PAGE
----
Summary: The people of God so very blessed. We need to have an attitude of gratitude all the time.

In Everything Give Thanks

Sunday, November 16, 2008 – AM

By Pastor Jim May

On December 21, 1620, 102 men, women and children, sailed out of their homes and into the pages of history and dropped anchor on the shores of a New World. They came seeking deliverance from tryranny, religious oppression, slavery and fear of imprisonment. They sought for freedom, liberty, justice and equality for all men, and for a place where they could be safe to life their lives in harmony with both God and man.

Their little ship, the Mayflower, was no cruise liner. It was a cargo ship with little provision for the comfort of passengers. Though there are no details of how big the ship was, it is estimated that it was only about 100 feet long and 25 feet wide. That’s just a little longer than our Fellowship Hall and about the same width. When we get all of us together in there at once, the room is nearly full, but think about the fact that only about 1/3 of that space was usable for sleeping and living, and then add about 30 people and all their belongings in that space and you’ll gain a whole new respect for those 102 pilgrims that sailed for 3 months to get to a promise of freedom.

It’s no wonder then that they were so eager to step out into a cold winter day in what would later become Virginia. No matter what they faced it could not have been worse than being crammed in the hold of that tiny ship. With such tight quarters it’s a wonder that any of them survived.

Sometimes we get on one another’s nerves in spite of the fact that we all have love one for another. You Do have love don’t you? You’d better because that’s a primary characteristic of a true disciple of Jesus. Even so there are times when we just have to walk away and cool off. Oh, come on now, no look so pious and innocent – I saw some of you yesterday and last week, and the week before. No matter how much we care for each other there are times when we just need our space.

Well, these folks on the Mayflower didn’t have any space and for 3 months I can only imagine the tempers that would flare and the attitudes that would form. Like us, I’m sure there were times when they truly loved one another but couldn’t stand the sight of one another. Oh to be free, to be able to walk on the ground and find a moment of solitude with no one around.

The first thing they did was to get down on their knees and thank God in Heaven for delivering them from the perils of the sea and the miseries of the voyage. For a moment in time, they felt so blessed. Now that’s a lesson that we all should learn!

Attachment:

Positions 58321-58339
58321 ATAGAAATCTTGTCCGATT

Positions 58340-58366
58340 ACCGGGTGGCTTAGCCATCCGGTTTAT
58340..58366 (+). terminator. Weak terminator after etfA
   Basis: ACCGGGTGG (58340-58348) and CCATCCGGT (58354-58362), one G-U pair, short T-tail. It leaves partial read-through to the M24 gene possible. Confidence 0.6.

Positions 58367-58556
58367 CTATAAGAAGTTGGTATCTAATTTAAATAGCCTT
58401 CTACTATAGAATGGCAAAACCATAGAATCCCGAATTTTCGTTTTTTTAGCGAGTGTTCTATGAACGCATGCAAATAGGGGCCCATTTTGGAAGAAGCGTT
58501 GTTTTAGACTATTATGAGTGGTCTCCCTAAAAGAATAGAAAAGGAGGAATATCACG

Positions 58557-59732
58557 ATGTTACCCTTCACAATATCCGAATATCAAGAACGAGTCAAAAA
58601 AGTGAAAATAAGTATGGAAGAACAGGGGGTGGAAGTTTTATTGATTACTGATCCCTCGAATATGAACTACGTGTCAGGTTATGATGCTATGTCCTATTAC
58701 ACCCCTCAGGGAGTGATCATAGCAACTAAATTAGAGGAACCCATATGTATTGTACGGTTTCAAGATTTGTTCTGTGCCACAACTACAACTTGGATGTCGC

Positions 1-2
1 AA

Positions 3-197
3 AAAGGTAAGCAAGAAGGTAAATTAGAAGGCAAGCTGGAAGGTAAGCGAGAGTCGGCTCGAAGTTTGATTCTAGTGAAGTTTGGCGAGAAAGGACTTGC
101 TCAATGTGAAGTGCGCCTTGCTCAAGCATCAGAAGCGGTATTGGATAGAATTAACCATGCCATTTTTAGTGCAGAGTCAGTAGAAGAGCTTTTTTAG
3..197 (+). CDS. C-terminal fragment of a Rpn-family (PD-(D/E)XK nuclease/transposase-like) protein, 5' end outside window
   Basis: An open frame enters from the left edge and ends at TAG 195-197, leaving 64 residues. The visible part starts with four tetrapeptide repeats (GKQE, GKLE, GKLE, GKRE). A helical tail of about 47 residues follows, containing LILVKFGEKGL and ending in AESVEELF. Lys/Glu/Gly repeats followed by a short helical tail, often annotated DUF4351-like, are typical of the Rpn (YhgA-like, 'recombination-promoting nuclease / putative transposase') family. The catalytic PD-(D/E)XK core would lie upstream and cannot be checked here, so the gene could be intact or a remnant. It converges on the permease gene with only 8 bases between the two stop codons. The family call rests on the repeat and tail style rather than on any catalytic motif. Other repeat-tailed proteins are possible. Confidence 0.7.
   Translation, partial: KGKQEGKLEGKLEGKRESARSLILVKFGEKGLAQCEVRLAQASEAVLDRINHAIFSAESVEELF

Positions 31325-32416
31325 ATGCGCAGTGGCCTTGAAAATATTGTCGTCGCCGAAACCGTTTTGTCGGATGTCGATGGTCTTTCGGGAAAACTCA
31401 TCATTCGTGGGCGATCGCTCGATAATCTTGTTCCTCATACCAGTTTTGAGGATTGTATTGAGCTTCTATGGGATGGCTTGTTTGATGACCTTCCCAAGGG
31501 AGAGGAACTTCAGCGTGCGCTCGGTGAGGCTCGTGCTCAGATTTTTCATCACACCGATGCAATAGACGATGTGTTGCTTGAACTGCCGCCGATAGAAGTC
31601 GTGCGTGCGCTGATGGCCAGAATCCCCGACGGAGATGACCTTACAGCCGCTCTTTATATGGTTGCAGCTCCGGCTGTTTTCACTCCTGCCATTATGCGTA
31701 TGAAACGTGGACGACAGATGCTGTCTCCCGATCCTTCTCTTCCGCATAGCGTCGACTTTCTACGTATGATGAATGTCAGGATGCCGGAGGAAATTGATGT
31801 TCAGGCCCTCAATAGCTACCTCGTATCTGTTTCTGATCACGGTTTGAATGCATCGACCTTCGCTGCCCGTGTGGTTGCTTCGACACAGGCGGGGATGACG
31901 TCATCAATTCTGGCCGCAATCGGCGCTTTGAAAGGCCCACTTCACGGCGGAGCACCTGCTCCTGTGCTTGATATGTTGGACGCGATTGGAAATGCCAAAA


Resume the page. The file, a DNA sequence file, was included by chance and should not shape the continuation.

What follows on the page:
Before the first Pilgrim set foot on the New World they established a set of laws that be their first government. Their agreement was called the "Mayflower Compact”.

They scouted out the land and finally decided upon a place to build their new colony and on December 25th the first working party left the ship to begin construction of "New Plymouth." Pilgrims did not celebrate Christmas because they considered it just an "invention" of the Roman Catholic Church to celebrate the Winter Festival of the Heathens.

But when they landed, the weather was cold and winter had only begun. Snow was already on the ground. It was too late to grow crops for food during the winter, and their provisions on the ship were running very low already. This was going to be a long, hard and deadly winter. Their first winter in the New World Promised Land would not be very pleasant, and yet the price of freedom and liberty was worth the risk.

They began to destroy the forest immediately. (It’s a good thing that the EPA and the animal rights people weren’t around then.) One forest creature after another became homeless as the trees fell and were then hewn by hand to form logs for a lean-to shelter or a small one room cabin, and a meeting hall. Even though the cabins were small and the land was harsh and cold, it was their cabin and their land. Finally, they each had a little piece of Heaven they could call home.

But they didn’t move off of the ship and into their new homes right away. There was safety in numbers and safety on the ship. To move on land alone was just too dangerous.

It was nearly three months later, on March 21 that some began to move off the ship and into their new homes. By that time over 1/2 of them were dead. In December, 6 had died; in January 8 more; in February 17 more and in March, 13 more had died. Sometimes two or three died on the same day. Four entire families were taken, and there was only one family that didn’t lose a family member. Of the 18 married women, 13 had died. Only three of 13 children perished. This was probably because the mothers were giving their share of food to the children.

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